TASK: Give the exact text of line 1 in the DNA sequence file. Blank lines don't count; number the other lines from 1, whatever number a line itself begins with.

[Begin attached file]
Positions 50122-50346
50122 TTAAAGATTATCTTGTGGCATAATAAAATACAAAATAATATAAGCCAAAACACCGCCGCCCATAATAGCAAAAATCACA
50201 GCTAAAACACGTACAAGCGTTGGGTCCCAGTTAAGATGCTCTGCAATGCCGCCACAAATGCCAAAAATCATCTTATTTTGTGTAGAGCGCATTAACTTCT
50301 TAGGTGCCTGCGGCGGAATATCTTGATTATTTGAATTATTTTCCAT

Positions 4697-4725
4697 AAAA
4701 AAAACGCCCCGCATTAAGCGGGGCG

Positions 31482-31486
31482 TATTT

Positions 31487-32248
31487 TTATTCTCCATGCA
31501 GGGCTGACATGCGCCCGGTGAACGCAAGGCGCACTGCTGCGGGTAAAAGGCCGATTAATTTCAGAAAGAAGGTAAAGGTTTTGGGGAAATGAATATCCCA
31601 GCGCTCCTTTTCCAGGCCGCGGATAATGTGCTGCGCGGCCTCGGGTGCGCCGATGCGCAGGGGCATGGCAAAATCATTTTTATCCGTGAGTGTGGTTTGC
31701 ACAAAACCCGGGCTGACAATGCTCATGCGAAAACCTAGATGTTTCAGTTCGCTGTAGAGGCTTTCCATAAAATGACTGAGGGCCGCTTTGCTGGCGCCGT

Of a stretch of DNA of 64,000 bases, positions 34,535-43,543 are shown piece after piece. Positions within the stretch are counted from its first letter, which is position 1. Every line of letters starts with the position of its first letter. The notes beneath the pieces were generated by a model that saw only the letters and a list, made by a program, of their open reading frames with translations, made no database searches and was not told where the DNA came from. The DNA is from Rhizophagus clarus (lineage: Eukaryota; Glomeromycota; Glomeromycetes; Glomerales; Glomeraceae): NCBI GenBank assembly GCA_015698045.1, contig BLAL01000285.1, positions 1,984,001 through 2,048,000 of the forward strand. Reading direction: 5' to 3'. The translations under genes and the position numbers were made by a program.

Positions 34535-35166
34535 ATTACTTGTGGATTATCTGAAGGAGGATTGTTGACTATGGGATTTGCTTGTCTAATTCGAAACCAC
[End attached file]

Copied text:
Positions 50122-50346